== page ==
The theme of the Nicomachean Ethics is a Socratic question previously explored in the works of Plato, Aristotle's friend and teacher, of how men should best live. In his Metaphysics, Aristotle described how Socrates, the friend and teacher of Plato, had turned philosophy to human questions, whereas Pre-Socratic philosophy had only been theoretical. Ethics, as now separated out for discussion by Aristotle, is practical rather than theoretical, in the original Aristotelian senses of these terms. In other words, it is not only a contemplation about good living, because it also aims to create good living. It is therefore connected to Aristotle's other practical work, the Politics, which similarly aims at people becoming good. Ethics is about how individuals should best live, while the study of politics is from the perspective of a law-giver, looking at the good of a whole community. The Nicomachean Ethics is widely considered one of the most important historical philosophical works, and had an important impact upon the European Middle Ages, becoming one of the core works of medieval philosophy. It therefore indirectly became critical in the development of all modern philosophy as well as European law and theology. Many parts of the Nicomachean Ethics are well known in their own right, within different fields. In the Middle Ages, a synthesis between Aristotelian ethics and Christian theology became widespread, especially in Europe.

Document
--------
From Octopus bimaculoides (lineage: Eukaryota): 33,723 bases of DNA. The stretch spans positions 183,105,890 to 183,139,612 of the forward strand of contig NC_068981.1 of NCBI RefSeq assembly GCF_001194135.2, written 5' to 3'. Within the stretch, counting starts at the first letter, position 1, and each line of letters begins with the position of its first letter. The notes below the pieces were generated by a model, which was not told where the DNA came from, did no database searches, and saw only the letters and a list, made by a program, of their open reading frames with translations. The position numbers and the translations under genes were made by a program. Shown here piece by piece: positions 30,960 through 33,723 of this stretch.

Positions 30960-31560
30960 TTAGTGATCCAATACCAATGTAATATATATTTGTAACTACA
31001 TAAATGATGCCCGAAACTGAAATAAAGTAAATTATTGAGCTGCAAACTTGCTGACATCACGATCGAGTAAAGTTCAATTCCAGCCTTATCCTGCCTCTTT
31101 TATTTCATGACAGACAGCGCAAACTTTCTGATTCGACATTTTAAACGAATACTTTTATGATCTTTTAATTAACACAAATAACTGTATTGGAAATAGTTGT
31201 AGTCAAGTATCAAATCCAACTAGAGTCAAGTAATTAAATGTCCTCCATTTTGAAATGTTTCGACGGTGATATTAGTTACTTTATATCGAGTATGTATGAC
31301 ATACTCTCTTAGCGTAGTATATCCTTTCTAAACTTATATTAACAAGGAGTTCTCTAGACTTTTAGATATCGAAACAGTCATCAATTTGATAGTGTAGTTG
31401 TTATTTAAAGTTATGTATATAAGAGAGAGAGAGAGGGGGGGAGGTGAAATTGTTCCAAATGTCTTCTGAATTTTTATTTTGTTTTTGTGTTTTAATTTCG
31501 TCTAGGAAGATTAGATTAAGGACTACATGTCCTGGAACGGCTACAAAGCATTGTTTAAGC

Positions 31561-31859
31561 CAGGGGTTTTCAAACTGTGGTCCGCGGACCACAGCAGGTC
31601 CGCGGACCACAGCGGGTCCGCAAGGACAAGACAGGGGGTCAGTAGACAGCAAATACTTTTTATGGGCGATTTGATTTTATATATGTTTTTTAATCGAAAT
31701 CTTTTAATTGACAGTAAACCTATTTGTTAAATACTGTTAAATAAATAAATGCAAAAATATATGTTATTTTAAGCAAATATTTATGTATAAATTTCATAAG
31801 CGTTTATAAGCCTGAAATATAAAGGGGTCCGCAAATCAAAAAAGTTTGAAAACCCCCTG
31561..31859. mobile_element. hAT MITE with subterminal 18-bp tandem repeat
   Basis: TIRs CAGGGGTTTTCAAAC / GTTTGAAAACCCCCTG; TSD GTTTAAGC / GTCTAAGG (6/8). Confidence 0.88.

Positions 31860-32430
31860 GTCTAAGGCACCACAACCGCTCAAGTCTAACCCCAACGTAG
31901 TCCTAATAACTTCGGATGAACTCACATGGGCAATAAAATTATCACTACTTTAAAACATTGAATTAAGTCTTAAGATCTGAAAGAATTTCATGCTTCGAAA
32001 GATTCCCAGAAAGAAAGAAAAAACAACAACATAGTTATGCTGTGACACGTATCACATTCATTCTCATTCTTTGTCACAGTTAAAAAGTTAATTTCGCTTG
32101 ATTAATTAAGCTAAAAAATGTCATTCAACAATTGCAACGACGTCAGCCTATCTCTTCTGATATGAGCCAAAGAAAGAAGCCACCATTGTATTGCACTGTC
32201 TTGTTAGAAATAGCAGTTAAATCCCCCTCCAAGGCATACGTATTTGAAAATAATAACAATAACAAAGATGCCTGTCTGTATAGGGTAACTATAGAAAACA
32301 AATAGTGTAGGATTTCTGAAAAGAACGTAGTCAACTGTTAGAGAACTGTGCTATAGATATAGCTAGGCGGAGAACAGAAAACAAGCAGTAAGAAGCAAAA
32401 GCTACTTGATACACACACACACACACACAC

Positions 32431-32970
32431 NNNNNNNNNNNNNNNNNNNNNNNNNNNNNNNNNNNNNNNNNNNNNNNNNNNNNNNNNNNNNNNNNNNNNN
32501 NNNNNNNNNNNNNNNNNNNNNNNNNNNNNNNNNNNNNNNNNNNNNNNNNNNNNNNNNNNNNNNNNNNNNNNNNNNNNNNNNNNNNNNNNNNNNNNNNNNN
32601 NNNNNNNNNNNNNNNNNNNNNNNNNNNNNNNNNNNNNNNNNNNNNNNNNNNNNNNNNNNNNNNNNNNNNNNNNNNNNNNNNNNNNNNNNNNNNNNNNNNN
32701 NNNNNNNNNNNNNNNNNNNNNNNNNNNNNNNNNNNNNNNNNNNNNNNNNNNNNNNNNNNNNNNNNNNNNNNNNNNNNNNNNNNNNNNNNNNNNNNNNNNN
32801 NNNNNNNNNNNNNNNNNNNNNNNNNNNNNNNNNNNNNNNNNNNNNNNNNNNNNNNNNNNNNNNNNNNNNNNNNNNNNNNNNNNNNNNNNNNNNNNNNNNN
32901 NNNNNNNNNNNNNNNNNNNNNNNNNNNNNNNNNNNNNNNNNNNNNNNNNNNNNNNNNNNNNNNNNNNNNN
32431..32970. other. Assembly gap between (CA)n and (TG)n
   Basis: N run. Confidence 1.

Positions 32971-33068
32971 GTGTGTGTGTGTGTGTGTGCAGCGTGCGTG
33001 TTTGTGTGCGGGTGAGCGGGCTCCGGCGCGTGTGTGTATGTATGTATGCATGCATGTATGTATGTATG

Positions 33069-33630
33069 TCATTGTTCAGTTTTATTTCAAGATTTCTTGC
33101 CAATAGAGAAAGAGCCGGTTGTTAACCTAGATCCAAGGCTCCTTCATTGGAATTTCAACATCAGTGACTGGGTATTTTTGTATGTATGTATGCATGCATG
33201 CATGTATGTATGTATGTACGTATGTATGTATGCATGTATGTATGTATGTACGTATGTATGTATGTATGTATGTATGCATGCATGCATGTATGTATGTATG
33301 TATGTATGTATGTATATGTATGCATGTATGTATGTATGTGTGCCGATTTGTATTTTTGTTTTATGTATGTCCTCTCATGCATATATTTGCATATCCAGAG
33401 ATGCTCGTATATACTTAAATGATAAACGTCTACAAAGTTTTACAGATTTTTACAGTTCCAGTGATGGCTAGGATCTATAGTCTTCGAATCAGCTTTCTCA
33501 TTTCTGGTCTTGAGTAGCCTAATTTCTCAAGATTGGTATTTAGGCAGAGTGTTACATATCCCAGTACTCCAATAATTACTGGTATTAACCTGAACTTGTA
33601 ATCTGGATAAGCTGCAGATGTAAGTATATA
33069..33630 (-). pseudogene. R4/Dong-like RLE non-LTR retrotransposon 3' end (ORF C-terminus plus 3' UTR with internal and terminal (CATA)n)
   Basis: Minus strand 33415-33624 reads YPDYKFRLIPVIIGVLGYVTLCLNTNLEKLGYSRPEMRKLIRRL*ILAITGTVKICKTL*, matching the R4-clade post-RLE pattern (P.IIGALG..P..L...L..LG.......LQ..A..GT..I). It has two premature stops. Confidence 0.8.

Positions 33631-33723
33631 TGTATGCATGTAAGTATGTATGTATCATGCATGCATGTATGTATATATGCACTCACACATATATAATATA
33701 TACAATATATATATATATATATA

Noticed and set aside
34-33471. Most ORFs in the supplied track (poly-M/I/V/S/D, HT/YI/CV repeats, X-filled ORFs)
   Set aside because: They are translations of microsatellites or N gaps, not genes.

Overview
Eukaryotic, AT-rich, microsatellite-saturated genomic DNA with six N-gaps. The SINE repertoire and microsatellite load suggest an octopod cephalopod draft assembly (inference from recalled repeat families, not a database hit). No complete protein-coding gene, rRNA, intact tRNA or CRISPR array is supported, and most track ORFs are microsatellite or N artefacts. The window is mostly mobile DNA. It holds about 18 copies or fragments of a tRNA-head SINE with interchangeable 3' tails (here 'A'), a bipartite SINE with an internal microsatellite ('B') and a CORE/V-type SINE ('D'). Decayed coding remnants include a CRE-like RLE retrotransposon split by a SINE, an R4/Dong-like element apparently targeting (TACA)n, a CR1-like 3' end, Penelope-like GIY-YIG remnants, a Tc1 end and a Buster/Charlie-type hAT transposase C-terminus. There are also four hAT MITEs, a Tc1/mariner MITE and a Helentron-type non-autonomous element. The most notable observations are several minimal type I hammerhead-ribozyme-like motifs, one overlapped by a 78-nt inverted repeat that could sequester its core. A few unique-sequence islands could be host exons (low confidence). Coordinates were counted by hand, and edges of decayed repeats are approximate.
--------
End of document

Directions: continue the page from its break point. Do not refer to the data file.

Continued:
Aristotle (384 BC - 322 BC) was a Greek philosopher, a student of Plato and teacher of Alexander the Great.